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The one with dead people and dead buffalos

In between some serious diving, we ended up going to Toraja, an area in the middle of south Sulawesi. Toraja is famous for its weird and interesting funeral traditions, and man we were not disappointed with those!

To get there, you can either hire a driver and a car, or take a bus trip for 9/10 hours. This is the option we picked, and decided to do the trip overnight. We booked over the phone a "business class" bus ticket, and we got exactly this: huge seats that almost turn into beds, with blanket and pillow provided, great comfort for 250,000rp!! It was honestly luxury!

Early morning came and so we arrived and found our hotel. Laurie had booked us a "Toraja suite" and once again no disappointment, we ended up staying in a lovely traditional house that had been adapted for some modern comfort.

The area is mainly small villages and super lush hills and mountains. People were super super friendly and of course as in many places in Indonesia where there are not a lot of foreign tourists we got our picture taken about 247 times in a few days, making us feel like Madonna and Beyoncé on tour.

On the first day we found a guide and after endless negotiations we ended up signing up with him for two days of tours and two days of bike rental to explore on our own.

We got taken that same first day to a huge funeral ceremony which is one of the reasons why the area is famous. The funeral lasts for 6 days (although in this case the Grandma passed away 2 years ago, but there is always time in between as the family needs to gather money for the funeral). For 6 days, they feed and host hundreds of people coming from everywhere in the country and related closely or vaguely to the deceased. Pigs and buffalos are slaughtered, dances are performed, rituals are carried every day for 6 days. The richer the family, the bigger the funeral. When you know that an average buffalo is 50 millions (about 4000USD) but the rare/white/big ones can go for up to 700 millions (about 50,000 USD), you see it takes money to bury someone!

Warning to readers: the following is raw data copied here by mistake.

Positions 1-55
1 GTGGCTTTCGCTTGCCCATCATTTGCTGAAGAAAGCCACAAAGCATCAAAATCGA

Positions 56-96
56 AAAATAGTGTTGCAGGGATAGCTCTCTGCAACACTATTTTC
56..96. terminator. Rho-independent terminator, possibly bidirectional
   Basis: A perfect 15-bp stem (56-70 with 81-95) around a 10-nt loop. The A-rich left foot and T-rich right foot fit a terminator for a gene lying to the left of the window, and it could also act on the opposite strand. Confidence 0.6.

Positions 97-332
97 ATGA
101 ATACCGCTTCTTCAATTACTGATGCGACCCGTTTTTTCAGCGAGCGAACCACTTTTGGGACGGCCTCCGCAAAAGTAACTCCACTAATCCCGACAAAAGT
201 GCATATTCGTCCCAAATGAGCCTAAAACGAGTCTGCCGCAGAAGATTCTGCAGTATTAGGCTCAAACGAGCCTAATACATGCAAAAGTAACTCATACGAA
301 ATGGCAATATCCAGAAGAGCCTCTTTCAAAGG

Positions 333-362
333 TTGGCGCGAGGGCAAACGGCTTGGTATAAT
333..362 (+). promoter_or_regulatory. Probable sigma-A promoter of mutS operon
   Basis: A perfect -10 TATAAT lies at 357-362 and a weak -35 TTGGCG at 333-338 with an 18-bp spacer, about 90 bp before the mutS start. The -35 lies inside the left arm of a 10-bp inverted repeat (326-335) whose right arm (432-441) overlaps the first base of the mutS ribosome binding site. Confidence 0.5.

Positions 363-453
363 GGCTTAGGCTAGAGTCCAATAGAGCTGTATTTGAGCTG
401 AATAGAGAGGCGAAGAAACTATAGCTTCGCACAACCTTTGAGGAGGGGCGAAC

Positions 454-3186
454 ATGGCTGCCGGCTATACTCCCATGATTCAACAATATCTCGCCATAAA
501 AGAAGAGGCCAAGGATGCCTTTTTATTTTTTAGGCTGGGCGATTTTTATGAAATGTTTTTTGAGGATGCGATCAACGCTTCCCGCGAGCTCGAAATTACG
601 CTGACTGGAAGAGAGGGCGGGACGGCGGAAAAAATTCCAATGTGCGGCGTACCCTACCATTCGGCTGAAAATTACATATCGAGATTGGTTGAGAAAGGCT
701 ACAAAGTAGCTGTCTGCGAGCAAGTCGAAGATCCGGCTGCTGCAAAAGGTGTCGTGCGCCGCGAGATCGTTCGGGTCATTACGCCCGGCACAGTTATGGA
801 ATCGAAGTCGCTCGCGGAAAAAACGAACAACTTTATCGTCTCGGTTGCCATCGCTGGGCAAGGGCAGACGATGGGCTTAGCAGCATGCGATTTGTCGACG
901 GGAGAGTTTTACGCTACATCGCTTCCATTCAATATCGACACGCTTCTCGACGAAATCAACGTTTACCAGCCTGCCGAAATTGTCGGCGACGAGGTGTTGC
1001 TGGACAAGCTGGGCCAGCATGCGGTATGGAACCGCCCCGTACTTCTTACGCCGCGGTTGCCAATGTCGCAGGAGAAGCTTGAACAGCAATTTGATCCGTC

The funeral itself was absolutely fascinating (minus the slaughtering part that was more disgusting), everyone was superbly welcoming, we got our photo taken 50 times, we got to sit with the people and share food and coffee, and got explained the how's and why's of things.

Over the next 3 days we drove around the area to visit traditional villages, graveyards (they are indeed "tourist interest point", believe it or not) and other places of interest. Most of the graves are holes on rocks or mountains close by each village, and each family has a hole where you bury the dead. I could go on for hours on all the interesting or bizarre things I learnt about the rituals, but best to come and check it out for yourself because it is truly a fascinating and beautiful place. I have seen more graveyards in 4 days than I did in the rest of my lifetime and it got me thinking once again how in areas of the world that are not the Western world, we deal with death and grief and the departed loved ones differently.

On a more general note, it is so good to be traveling around again. Sitting on buses and planes, going to new places, diving new sites, seeing stuff, it makes me feel alert, alive, creative, excited and full of ideas. Bring it on 2017!!

Next stops: Ambon in Molluca and Raja Ampat in Papua.

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